EDITORIAL: Marquette does not deserve criticism from FIRE

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EDITORIAL: Marquette does not deserve criticism from FIRE

Photo by Benjamin Erickson / benjamin.a.erickson@marquette.edu

Photo by Benjamin Erickson / benjamin.a.erickson@marquette.edu

Photo by Benjamin Erickson / benjamin.a.erickson@marquette.edu

Photo by Benjamin Erickson / benjamin.a.erickson@marquette.edu

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Last week, the Foundation for Individual Rights in Education presented its list of the worst schools for free speech. The 2016 list marks the second year in a row in which Marquette makes the list, but the reasoning remains exactly the same as last year, with “its ongoing campaign to strip the tenure of political science professor John McAdams based on the writings on his personal blog.”

FIRE’s criticism of Marquette is outdated and its explanation is extremely saturated to match national perceptions of the incident.

Last year, Marquette was embroiled in controversy after McAdams was suspended from campus in November 2014 when he wrote a post on his blog, the Marquette Warrior. The post criticized the way former teaching assistant Cheryl Abbate handled a disagreement in class with a student concerning gay marriage in a Theory of Ethics philosophy class.

However, McAdams wasn’t suspended for simply sharing his sentiments on the former teaching assistant’s decision not to engage a conversation, rather it was because of the content he wrote about Abbate. McAdams used his personal blog to demean a student. Abbate may have been a teaching assistant, but she was still a student equally deserving of the right to free speech, whether she chose to engage in the disagreement or not.

As a professor, McAdams is expected to help create a safe environment for students to express their opinions without fear of retaliation. McAdams failed to do this in every way possible. In addition, he was not in Abbate’s classroom when the original disagreement occurred, and Abbate did not teach in his department.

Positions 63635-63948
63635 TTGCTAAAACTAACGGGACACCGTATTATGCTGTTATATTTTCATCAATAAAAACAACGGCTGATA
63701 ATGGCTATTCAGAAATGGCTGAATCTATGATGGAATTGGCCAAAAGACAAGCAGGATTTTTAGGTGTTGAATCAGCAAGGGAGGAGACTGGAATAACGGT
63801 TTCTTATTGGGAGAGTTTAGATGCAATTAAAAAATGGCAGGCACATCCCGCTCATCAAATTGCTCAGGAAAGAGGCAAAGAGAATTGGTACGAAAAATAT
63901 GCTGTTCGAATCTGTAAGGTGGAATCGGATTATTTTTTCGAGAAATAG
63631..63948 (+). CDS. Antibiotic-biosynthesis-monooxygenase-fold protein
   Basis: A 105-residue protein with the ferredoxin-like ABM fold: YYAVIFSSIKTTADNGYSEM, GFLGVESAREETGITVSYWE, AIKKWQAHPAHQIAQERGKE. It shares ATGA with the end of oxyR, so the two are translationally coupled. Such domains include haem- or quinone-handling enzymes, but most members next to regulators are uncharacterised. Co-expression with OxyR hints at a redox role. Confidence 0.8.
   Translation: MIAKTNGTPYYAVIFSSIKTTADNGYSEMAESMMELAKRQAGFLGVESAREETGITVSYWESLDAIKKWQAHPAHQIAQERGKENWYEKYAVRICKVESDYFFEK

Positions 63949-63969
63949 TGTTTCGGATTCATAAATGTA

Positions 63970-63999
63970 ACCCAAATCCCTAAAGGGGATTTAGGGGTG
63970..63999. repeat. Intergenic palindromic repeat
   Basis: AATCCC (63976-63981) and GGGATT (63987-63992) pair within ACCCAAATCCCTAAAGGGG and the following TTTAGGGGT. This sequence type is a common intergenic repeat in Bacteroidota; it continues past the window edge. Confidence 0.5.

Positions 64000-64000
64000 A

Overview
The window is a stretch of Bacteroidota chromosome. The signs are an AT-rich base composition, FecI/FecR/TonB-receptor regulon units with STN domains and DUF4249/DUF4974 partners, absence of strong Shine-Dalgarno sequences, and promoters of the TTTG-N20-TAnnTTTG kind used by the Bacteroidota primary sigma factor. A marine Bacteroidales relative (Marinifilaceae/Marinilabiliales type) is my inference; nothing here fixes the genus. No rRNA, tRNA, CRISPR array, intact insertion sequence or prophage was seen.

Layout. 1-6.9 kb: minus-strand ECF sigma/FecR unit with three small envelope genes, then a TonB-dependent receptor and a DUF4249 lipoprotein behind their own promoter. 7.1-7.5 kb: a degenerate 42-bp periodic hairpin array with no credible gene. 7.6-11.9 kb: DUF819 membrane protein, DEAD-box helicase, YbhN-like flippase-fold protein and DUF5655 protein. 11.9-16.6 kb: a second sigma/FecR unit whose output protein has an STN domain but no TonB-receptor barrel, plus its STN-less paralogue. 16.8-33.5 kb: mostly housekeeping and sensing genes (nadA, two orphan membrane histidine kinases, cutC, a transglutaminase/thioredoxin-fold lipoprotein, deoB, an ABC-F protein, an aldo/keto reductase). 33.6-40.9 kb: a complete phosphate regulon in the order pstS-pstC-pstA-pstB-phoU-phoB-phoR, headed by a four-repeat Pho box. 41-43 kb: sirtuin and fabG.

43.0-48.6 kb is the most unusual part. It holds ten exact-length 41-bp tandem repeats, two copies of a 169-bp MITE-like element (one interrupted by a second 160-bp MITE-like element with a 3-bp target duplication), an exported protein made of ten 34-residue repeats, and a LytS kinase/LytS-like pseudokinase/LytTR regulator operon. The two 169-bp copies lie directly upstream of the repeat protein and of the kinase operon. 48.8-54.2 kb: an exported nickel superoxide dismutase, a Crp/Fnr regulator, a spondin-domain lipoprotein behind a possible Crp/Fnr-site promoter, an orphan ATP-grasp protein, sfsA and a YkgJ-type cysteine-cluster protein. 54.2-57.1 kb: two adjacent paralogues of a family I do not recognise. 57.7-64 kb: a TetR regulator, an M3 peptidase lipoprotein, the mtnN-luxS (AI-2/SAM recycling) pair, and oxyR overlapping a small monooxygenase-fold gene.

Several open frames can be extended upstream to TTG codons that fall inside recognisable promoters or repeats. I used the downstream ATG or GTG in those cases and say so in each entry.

McAdams has written skeptically about Marquette’s administration, other professors and various organizations on his blog. But when he publicly shamed Abbate, he stopped working to create an educational environment. After McAdams’ post, Abbate received threats against her life and eventually left Marquette because of the intense criticism.

For Marquette to make FIRE’s list solely for the McAdams controversy is an unfair representation of the university. In placing Marquette on this list, FIRE overlooked the university’s several efforts over the past year to foster freedom of speech.

For example, Nov. 12, 2015, Marquette students held a silent protest standing in solidarity with University of Missouri students outside of Raynor Library. The protest happened shortly after Missouri’s president Tim Wolfe resigned when he mishandled racial controversy on campus. Faculty and administration here at Marquette, including University President Michael Lovell, stood in solidarity with the students.

Additionally, on Dec. 8, 2014, a Black Lives Matter ‘die-in’ took place on the second floor of the Alumni Memorial Union with no interference from the university.

Marquette continues to make strides that protect the rights of free speech for all university affiliates. For FIRE to judge the university’s free speech access based on one professor who condemned a student online is not representative of Marquette.

The First Amendment gives everyone equal right to freedom of speech, but that does not mean freedom from consequence. Marquette’s guiding values include being men and women for and with others, and the university reacted to a student who was put in danger, demonstrating its commitment to protect its students, which has also been illustrated in various instances such as on-campus protests.

Critiquing Marquette’s history of free speech on the basis of one incident that gained national attention does not earn Marquette a spot on FIRE’s list of worst free speech universities.

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